Peirce-Nichols House (1792)

Another renowned three-story residence in Salem is the Peirce-Nichols House, a transitional Georgian/Federal structure at 80 Federal Street. The work of Samuel McIntire, the house was constructed in the Georgian style in 1792, with McIntire also remodeling several interior rooms in the Federal style in 1801. It was built for Jerathmiel Peirce, partner of Aaron Waite in the merchant firm of Peirce and Waite, owners of the East Indiaman Friendship. Behind the house and its stables, a terraced lawn extends back to a small arbor. The property originally extended to the North River, where Capt. Peirce docked his ships. The 1801 remodeling of the house was occasioned by the marriage of Sarah Peirce to George Nichols. At that time, McIntire also crafted the front fence, which has decorative urns. The house passed to John H. Johonnot in 1827, but it was inherited by George Nichols in 1840. The Essex Institute (now the Peabody Essex Museum) purchased the house by subscription in 1917.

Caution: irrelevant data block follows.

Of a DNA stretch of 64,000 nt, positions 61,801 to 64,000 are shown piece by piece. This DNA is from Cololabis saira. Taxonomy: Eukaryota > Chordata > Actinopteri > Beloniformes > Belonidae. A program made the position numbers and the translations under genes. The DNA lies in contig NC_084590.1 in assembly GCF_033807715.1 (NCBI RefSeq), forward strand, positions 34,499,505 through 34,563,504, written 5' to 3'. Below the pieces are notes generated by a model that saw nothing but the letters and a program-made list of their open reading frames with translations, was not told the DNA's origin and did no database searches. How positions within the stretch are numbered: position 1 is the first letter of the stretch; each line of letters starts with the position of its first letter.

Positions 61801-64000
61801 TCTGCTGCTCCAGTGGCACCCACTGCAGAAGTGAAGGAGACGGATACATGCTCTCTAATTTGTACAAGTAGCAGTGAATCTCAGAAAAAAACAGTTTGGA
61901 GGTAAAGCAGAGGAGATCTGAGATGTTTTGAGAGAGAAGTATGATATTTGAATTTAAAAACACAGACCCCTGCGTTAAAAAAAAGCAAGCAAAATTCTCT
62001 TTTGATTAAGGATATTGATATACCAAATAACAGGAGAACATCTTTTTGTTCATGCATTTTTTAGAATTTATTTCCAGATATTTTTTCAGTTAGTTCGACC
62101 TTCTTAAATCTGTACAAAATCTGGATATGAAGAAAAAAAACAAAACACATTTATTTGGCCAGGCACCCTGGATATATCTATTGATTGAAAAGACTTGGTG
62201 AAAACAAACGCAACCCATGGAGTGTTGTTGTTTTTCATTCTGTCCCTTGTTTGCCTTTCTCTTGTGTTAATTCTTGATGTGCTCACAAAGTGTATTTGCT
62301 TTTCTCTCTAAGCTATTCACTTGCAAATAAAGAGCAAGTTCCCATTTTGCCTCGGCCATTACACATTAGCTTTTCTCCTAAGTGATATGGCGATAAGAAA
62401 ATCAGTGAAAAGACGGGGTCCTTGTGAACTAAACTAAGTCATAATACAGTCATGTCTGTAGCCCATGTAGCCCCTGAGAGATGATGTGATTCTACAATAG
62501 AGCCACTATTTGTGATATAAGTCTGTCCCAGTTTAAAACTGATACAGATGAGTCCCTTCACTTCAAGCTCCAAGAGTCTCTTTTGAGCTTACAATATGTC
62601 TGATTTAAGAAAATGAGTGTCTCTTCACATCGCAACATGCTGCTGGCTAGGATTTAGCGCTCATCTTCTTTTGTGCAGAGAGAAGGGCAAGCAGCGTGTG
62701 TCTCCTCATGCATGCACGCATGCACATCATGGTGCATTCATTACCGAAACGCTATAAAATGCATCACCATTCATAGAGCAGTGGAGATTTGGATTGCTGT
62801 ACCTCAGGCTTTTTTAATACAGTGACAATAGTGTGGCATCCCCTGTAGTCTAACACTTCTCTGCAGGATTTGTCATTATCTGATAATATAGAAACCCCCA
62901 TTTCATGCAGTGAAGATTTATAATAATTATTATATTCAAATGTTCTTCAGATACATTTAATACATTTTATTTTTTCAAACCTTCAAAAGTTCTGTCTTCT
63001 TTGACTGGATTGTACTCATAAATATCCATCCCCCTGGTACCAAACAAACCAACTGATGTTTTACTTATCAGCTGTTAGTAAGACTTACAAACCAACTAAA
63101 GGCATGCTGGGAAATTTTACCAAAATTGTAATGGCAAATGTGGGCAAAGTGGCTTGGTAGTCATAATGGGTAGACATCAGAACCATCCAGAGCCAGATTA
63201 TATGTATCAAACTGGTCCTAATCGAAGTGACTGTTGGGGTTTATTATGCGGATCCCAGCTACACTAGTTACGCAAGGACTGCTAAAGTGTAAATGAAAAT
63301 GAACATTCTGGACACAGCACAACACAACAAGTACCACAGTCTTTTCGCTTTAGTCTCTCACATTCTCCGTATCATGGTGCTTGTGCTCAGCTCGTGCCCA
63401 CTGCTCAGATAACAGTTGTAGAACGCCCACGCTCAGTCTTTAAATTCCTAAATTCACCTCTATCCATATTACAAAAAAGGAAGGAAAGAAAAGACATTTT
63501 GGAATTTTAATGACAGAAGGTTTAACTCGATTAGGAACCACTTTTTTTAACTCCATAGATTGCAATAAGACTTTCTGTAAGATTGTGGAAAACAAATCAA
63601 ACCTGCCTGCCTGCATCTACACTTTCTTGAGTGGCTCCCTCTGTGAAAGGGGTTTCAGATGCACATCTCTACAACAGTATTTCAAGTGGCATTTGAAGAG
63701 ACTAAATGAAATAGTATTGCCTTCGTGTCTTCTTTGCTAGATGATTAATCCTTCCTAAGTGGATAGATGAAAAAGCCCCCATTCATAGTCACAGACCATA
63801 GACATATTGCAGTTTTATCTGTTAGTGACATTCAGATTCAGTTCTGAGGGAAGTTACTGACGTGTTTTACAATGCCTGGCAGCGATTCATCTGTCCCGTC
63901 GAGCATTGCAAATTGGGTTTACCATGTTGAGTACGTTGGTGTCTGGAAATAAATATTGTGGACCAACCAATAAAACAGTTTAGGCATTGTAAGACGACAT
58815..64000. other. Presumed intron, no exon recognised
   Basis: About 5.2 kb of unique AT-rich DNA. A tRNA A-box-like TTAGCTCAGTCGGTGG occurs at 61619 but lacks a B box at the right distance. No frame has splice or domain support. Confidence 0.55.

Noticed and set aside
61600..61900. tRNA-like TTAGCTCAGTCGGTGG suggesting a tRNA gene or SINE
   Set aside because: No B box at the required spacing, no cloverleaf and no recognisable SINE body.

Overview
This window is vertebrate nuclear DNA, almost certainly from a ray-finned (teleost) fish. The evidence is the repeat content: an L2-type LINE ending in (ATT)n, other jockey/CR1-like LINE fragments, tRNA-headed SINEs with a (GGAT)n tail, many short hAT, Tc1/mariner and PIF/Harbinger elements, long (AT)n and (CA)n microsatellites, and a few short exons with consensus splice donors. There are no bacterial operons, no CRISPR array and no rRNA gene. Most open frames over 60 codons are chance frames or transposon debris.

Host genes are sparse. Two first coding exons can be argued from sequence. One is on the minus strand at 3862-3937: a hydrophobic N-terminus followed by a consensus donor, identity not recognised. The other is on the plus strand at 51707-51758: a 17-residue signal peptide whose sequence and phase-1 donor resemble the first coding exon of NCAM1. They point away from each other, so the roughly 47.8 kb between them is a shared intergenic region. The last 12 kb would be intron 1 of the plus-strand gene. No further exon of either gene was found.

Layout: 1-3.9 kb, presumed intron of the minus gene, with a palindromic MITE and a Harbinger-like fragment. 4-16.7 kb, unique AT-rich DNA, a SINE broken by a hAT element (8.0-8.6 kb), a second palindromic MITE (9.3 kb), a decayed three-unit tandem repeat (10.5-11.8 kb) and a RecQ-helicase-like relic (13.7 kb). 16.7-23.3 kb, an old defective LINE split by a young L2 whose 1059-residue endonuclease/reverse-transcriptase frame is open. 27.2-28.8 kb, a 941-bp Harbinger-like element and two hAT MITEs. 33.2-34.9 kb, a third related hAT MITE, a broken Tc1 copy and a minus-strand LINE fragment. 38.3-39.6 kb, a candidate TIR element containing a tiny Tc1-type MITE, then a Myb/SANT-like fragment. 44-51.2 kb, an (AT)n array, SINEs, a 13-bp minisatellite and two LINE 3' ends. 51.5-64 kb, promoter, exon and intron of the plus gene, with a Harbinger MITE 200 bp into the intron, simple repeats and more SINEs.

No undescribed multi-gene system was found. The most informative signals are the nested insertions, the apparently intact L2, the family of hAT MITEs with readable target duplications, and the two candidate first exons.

Andrew-Safford House (1818)

Impressively sited on the west side of Salem Common (though often obscured by tour buses!) is the Andrew-Safford House, built in 1818-1819. Regarded as one of New England’s great Federal-era houses, it was built for John Andrew, a wealthy merchant of Russian furs. In the 1860s, the house was owned by the Smith and Creamer families and in 1871 was purchased by John Osborne Safford, a leather merchant. His family gave the home to Essex Institute, now the Peabody Essex Museum, in 1947. Since the picture above obscures the house’s striking Federal entryway, click below to see an image of it… Read More

Sutton-Peirson House (1847)

The Sutton-Peirson House in Peabody is a Gothic Revival cottage built in 1847 by General William Sutton as a wedding gift to his daughter, Elizabeth, and her husband, Abel Peirson Jr. An officer in the Massachusetts State Militia and a state senator, William Sutton was a wealthy wool merchant. In 2009, the house was donated to the Peabody Historical Society and moved from its original location on Aborn Street to 33 Washington Street, next to the Osborne-Salata House. The house is being restored and will house the expanded Ruth Hill Library and Archives.